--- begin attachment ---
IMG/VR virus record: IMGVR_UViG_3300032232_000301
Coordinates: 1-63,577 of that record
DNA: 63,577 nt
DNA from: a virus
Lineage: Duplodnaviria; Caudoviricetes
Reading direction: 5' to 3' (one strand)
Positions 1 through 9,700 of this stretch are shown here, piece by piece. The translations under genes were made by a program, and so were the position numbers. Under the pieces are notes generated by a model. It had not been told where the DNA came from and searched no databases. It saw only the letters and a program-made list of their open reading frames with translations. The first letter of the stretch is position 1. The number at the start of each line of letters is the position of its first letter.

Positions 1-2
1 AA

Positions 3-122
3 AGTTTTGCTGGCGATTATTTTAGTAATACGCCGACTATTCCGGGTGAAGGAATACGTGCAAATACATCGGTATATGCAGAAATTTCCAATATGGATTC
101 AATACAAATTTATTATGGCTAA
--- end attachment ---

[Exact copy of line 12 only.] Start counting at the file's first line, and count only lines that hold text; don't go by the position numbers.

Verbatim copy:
101 AATACAAATTTATTATGGCTAA